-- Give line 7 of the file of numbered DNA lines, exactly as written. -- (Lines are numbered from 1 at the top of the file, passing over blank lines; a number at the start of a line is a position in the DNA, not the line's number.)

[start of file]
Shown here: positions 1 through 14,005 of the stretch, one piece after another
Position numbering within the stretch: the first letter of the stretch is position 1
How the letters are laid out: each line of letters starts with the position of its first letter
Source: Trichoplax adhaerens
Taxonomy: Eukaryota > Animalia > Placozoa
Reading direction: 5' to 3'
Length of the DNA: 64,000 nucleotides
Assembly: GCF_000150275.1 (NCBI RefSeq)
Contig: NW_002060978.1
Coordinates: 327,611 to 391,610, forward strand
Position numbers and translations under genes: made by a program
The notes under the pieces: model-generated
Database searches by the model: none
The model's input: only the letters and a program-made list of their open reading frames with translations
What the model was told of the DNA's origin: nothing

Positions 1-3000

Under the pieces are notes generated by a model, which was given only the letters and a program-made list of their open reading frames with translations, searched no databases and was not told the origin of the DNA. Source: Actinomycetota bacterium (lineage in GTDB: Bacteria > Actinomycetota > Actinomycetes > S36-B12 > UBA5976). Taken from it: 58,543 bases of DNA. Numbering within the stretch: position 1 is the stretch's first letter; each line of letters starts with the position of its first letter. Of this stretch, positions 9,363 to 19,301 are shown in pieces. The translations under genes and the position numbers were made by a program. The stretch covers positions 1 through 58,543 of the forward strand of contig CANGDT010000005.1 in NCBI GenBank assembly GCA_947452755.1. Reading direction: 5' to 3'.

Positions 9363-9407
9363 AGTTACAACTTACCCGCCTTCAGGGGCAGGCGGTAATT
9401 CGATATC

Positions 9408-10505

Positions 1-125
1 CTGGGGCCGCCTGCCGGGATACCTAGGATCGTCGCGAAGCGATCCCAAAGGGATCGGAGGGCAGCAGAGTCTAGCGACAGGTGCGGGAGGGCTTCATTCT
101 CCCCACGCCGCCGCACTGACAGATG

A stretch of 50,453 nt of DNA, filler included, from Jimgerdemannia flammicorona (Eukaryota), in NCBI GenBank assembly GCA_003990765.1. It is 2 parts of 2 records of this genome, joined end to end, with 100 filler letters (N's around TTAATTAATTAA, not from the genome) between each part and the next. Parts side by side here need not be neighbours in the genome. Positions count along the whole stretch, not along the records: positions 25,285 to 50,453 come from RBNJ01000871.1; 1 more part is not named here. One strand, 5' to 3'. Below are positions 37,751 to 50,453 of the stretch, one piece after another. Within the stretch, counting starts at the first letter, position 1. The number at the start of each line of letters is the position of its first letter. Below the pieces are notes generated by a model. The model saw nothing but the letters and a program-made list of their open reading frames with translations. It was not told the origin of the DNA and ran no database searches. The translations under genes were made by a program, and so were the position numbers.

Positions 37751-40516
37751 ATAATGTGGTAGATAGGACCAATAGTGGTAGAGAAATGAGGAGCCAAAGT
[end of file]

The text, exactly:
Length of the DNA: 64,000 nucleotides